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    Author(s): Gregory L. Finstad; Knut Kielland
    Date: 2011
    Source: Arctic, Antarctic and Alpine Research. 43(4): 543-554
    Publication Series: Scientific Journal (JRNL)
    Station: Pacific Northwest Research Station
    PDF: Download Publication  (1005.19 KB)


    Productivity of a managed grazing system is dependent upon both the grazing strategy of ungulates and decisions made by humans. Herds of domestic reindeer (Rangifer tarandus tarandus) graze on discrete ranges of the Seward Peninsula, Alaska with variable production rates. We show that the 15N natural abundance of reindeer forages vary significantly and the δ 15N value of collagen deposited in antler bone from spring until ossification was significantly correlated with the δ 15N signature of the diet. Calf weight in June was related to isotopic signatures in antler and soft tissue of adult females, and was inversely correlated with the absolute differential between summer and winter serum δ 15N values. This observation suggests that female reindeer with smaller calves had catabolized more body protein during winter than females in adjacent herds. Moreover, in herds with smaller calves, female reindeer consumed proportionately more shrubs in early spring resulting in a strong relationship between δ 15N signatures of antler collagen deposited in May and calf weight. These data suggest female reindeer catabolizing relatively more body protein during winter may attempt to compensate by increasing consumption of high-protein catkins and leaf buds of shrubs during May. Herders with relatively smaller calves in their herds may be able to improve protein balance of reproductive females and thus increase calf productivity by increasing access to shrub habitats during spring.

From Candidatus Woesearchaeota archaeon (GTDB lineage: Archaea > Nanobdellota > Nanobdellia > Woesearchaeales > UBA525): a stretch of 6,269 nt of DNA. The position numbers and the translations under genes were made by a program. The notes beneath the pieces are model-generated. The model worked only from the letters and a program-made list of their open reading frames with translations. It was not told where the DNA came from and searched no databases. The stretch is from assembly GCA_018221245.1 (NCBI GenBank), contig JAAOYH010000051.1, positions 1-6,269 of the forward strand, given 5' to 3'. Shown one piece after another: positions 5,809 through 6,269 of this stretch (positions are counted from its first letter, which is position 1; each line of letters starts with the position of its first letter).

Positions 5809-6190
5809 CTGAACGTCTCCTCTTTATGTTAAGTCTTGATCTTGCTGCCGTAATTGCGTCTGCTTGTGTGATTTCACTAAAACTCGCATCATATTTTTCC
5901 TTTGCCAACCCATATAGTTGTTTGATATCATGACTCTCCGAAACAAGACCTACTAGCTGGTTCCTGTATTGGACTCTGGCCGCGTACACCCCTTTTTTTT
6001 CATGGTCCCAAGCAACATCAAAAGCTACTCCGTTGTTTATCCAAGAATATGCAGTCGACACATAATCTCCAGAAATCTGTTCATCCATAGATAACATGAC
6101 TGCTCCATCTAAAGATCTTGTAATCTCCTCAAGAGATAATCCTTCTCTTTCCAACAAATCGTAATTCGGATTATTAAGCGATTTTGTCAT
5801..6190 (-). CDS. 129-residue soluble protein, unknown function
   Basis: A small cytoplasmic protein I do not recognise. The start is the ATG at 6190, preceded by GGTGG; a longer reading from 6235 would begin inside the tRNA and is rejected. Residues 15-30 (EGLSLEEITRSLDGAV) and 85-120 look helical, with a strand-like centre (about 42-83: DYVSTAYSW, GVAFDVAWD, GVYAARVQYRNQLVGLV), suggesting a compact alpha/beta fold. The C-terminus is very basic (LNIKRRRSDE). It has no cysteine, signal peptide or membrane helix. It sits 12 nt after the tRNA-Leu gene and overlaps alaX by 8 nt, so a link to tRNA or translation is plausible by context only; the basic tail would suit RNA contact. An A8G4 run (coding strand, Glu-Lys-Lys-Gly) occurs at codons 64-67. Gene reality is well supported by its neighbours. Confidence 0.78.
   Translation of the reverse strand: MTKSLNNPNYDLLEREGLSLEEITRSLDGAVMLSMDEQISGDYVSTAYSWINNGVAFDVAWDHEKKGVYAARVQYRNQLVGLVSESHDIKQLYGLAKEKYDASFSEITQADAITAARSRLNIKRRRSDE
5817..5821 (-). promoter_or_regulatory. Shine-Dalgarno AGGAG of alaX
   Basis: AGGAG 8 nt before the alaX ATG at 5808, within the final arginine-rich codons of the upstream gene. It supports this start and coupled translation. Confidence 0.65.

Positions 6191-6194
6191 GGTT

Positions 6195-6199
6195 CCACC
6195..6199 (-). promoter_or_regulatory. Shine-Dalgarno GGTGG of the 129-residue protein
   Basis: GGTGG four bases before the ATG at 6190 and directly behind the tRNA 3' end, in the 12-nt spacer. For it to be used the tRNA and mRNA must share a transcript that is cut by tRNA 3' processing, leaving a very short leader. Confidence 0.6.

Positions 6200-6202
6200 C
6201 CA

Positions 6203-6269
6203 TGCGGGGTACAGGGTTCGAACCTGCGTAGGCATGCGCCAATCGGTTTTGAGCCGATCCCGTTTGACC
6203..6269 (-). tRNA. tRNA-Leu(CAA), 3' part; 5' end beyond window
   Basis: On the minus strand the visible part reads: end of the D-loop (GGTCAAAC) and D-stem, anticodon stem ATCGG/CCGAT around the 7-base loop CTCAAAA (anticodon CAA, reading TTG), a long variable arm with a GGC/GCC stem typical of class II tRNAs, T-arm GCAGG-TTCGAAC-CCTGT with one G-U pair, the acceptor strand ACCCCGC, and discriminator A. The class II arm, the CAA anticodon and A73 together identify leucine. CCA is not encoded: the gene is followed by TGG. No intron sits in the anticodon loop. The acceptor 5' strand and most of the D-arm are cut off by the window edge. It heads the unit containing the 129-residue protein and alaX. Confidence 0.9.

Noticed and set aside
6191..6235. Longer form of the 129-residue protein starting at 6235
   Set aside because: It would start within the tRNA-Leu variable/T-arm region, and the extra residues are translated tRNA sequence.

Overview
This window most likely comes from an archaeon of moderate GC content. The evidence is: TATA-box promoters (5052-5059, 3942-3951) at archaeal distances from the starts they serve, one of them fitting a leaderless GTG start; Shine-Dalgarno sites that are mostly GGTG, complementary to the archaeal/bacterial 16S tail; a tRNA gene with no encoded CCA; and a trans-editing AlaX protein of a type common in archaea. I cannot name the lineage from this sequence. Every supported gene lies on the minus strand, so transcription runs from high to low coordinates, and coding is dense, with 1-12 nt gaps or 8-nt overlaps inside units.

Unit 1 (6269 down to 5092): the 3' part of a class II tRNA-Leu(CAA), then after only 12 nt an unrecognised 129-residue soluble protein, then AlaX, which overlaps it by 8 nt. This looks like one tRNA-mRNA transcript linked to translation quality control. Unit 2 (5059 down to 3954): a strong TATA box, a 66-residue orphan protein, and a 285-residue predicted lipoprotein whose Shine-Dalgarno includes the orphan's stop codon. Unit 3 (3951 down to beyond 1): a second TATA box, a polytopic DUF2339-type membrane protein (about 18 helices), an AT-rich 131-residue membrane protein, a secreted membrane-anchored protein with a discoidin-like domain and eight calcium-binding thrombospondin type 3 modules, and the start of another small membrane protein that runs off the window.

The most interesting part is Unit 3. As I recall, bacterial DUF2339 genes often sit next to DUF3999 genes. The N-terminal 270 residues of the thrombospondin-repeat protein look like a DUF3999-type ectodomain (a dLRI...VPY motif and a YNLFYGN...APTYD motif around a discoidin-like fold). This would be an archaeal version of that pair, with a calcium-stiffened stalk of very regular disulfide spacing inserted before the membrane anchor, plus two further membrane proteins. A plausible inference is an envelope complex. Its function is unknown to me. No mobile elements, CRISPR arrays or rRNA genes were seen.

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    Finstad, Gregory L.; Kielland, Knut. 2011. Landscape variation in the diet and productivity of reindeer in Alaska based on stable isotope analyses. Arctic, Antarctic and Alpine Research. 43(4): 543-554.


    reindeer, grazing, diet, Alaska

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